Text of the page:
Wednesday January 22, 2003   |   |   online since 1994
Campus News
Police Beat
People & Places
Online Crossword

Write a letter to the Editor

Contact the Daily Wildcat staff

Search the Wildcat archives

Browse the Wildcat archives

Employment at the Wildcat

Advertise in the Wildcat

Print Edition Delivery and Subscription Info

Send feedback to the web designers

Arizona Student Media info

UATV - student TV

KAMP - student radio

Daily Wildcat staff alumni

Section Header

Arizona Daily Wildcat
Wednesday January 22, 2003

Constitutional protection applies to all American citizens, residents too

I'm writing in response to Silas Montgomery's letter yesterday, "INS registration program increases national security." I must say that I'm deeply saddened by the seemingly prevailing attitude that is summed up in Mr. Montgomery's one statement, "The Constitution only applies to American citizens, not foreigners."

As a point of fact, this isn't strictly true. The constitutional due process protection applies to all American citizens and legal residents or visitors. Further, and this is the part that I have the most difficulty with, I don't understand why it is that so many people seem to think that just because they have citizenship, they deserve to be treated better than the rest of the world. It seems to me that this kind of attitude will be more likely to spawn greater anti-American sentiment than already exists. Not only that, but it violates some of the founding principles of this country. (Recalling words such as "We hold these truths to be self-evident...")

If we hold ourselves up as better than the rest of the world, we are inviting our own demise. Lasting peace will come from joining together, not segregating ourselves.

Geoffrey H. Wathen
physics doctoral student

Park Union closure inconvenient, exhibits misguided focus of funds

A top worry of this school is the low budget and the need to constantly be closing out classes. However, this school still finds the time and money to close down Park Student Union and make it bigger and better to try and make our school that much more glorious. This area has the most crowded residence halls, Arizona-Sonora, Coronado and Kaibab-Huachuca. With the closing of Park, all freshmen must walk across campus whenever they find the need for food or any simple necessities that you can get from the U-Mart. I never knew that when you were hungry it was such a hassle to get food. As a girl myself, it makes it that much worse because there is no walking alone in the dark, so you must always have an escort. Another problem with the closing of Park Student Union is that at eight in the morning, construction constantly wakes up many of the students that live in the Kaibab Residence Hall. Now, isn't college supposed to better your education? My thoughts are, how is that at all possible if you can't concentrate on schoolwork due to the noises coming from the bulldozers right outside of your window? When you need a quick nap to power your brain, there is no sleeping because of the unrelenting noise that lies right below our dorm. This construction is not right; it is an inconvenience to all of the students that surround what used to be the Park Student Union, and something needs to be done!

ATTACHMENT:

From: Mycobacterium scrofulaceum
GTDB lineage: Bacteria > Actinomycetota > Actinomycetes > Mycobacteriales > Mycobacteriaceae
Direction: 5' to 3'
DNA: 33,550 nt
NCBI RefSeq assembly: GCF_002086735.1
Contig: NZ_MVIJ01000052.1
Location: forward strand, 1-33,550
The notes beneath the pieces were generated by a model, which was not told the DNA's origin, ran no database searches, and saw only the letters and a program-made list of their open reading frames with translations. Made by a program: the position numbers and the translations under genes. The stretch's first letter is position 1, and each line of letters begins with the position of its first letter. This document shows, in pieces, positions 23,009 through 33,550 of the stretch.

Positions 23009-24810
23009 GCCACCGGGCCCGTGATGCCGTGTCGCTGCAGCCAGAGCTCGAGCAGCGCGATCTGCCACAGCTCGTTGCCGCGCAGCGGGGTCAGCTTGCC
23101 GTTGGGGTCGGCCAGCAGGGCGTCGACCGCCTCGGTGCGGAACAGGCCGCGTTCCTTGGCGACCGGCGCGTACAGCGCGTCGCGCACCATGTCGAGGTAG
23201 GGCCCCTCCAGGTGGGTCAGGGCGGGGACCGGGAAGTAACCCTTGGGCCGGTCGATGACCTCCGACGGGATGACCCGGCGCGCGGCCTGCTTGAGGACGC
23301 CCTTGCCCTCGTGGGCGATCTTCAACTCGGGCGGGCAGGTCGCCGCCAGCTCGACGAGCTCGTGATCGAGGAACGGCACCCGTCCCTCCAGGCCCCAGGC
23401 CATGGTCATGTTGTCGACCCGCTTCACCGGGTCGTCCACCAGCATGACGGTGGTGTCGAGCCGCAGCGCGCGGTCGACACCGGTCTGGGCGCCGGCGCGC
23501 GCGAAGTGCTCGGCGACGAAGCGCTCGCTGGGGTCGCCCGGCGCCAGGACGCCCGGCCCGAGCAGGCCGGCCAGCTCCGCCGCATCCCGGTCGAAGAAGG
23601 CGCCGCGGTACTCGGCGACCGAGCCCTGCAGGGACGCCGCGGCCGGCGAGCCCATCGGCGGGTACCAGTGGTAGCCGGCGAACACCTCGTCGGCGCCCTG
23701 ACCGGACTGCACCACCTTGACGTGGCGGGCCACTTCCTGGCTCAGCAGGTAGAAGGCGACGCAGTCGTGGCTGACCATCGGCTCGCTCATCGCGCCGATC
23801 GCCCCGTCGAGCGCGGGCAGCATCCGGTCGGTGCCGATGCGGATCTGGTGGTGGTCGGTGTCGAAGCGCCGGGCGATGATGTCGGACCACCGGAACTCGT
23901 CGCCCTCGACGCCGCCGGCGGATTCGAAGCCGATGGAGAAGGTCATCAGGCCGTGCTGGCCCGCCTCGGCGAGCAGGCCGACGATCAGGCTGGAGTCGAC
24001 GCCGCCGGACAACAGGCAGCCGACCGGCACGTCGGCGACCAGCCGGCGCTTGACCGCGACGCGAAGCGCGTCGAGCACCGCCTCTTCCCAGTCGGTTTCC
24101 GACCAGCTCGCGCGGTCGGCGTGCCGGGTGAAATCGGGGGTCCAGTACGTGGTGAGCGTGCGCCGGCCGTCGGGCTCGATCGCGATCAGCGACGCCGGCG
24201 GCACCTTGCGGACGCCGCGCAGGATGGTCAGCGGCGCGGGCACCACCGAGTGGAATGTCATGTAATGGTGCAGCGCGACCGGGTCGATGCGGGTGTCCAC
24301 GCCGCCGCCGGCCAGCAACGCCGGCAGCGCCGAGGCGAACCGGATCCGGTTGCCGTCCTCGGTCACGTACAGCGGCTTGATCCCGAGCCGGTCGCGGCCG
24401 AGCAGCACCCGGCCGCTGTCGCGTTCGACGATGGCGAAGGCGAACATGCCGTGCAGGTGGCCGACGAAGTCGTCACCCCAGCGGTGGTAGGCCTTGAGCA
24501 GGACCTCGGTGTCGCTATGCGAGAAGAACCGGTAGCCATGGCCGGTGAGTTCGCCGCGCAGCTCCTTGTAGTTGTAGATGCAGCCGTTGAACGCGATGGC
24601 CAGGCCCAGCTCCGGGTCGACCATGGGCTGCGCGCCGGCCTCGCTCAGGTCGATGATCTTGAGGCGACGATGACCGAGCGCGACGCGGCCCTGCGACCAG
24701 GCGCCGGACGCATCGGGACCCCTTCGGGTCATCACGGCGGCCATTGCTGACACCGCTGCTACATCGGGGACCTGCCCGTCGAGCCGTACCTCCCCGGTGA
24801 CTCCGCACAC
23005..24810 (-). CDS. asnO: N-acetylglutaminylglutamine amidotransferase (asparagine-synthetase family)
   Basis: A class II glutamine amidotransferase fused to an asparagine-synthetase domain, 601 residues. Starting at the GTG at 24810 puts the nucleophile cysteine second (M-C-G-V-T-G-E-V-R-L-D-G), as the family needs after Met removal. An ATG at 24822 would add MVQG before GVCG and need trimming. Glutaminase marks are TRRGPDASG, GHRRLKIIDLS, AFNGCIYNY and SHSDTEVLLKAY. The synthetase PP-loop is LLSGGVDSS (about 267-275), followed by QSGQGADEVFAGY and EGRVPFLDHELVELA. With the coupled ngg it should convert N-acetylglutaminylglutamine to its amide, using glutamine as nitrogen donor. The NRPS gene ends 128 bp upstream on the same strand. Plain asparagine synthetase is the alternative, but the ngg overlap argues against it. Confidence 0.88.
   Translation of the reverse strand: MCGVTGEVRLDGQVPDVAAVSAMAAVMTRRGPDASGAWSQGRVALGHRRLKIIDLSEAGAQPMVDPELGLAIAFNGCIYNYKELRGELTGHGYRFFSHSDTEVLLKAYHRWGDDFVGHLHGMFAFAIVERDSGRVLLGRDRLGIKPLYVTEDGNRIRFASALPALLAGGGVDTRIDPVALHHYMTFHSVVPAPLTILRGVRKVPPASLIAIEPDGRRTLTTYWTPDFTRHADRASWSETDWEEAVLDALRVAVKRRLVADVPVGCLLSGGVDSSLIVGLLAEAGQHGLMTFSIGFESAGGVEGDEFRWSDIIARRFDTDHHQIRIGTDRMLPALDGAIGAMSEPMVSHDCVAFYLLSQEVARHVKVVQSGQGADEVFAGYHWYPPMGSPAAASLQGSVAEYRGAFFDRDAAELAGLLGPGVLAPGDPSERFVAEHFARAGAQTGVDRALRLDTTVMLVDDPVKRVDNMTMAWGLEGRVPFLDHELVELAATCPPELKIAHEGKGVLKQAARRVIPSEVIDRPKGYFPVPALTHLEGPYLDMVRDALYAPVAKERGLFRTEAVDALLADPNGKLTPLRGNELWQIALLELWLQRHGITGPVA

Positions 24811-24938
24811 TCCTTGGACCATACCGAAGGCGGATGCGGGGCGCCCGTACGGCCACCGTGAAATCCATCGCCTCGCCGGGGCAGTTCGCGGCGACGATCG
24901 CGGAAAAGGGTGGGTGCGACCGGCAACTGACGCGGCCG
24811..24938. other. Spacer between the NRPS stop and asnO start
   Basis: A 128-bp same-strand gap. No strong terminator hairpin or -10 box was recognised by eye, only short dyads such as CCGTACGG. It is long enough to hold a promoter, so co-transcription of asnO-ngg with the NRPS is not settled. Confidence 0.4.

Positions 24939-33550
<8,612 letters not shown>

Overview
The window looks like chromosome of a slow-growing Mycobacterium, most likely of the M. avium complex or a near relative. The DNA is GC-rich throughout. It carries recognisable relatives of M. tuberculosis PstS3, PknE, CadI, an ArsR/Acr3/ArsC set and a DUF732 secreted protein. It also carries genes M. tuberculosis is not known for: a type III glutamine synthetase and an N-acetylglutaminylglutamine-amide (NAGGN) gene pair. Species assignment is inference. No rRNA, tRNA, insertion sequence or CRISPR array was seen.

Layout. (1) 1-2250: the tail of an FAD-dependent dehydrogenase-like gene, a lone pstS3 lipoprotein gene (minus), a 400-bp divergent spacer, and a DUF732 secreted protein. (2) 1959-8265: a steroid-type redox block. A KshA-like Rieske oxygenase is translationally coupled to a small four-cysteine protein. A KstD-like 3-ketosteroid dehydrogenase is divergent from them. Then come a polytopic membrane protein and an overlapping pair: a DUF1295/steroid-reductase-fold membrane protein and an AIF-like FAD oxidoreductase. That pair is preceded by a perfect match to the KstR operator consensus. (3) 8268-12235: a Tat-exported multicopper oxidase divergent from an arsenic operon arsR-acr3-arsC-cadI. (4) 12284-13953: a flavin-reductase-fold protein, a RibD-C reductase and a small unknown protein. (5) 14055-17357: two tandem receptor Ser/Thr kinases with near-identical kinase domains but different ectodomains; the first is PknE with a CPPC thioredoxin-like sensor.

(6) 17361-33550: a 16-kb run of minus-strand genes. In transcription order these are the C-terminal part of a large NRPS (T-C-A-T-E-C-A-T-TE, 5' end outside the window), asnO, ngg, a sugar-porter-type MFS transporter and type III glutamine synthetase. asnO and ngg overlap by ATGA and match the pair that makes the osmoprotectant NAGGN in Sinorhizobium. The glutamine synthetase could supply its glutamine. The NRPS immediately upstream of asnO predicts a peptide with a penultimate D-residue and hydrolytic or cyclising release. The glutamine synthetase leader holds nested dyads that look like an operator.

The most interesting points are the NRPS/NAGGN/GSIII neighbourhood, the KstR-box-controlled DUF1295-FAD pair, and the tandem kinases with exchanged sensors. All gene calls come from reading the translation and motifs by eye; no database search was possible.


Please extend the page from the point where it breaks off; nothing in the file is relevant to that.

Erica Folkoff
undecided freshman

Arts reporter should acknowledge merits, influence of ╬The Simpsons'

Any college student reporting on the arts who bashes "The Simpsons" in her article should be banished to Itchy and Scratchy Land without a fully charged flash camera. "The Simpsons" have been so successful in their thirteen seasons that other sardonic satires (like "South Park" and "Seinfeld") have had to write episodes dedicated to that end. Commenting that "the Simpsons have sucked the last few years Ě " affirms that Ms. Suarez's opinions are out of touch with reality. She must not realize that "The Simpsons" are so popular and successful that they were on weekday TV three times a day (5:30 p.m. KMSB, 6 p.m. KTTU, and 9 p.m. KMSB) in 2002. Kudos to Paul Iams in yesterday's letter for noting that TV's longest continuously running cartoon should have been up for two categories.

Christopher Marcum
sociology junior

Bush administration fails to provide sufficient evidence to justify invasion

Before we all jump on the war wagon with Mr. Peterson and Mr. Campbell, let's review some of the facts about Bush's heroic attempt to protect the American people. The administration defends its need for war with the argument that Iraq is somehow a threat to us, as if they're going to start lobbing ICBMs full of sarin any day now. Let's think about this. Your average dictator will do whatever is needed to stay in power, right? Attacking us or our allies means swift annihilation, and Saddam knows this. Why would he attack us? He wouldn't. "But he's used those weapons before, on his own people!" Sure did, with hardware we gave him, and our blessings and continued support afterward. The rules have changed; Saddam knows this too and wouldn't dare deploy such weapons again, unless of course Baghdad was being invaded by US troops ... assuming he has the weapons in the first place. "But he's working with al-Qaeda!" Recall that much of al-Qaeda's scorn for the U.S. stems from their desire to kick Iraq out of Kuwait instead of us. It's unlikely that they are all buddies now. Furthermore, Saddam knows he'd be the primary suspect and likely wouldn't risk it (see above).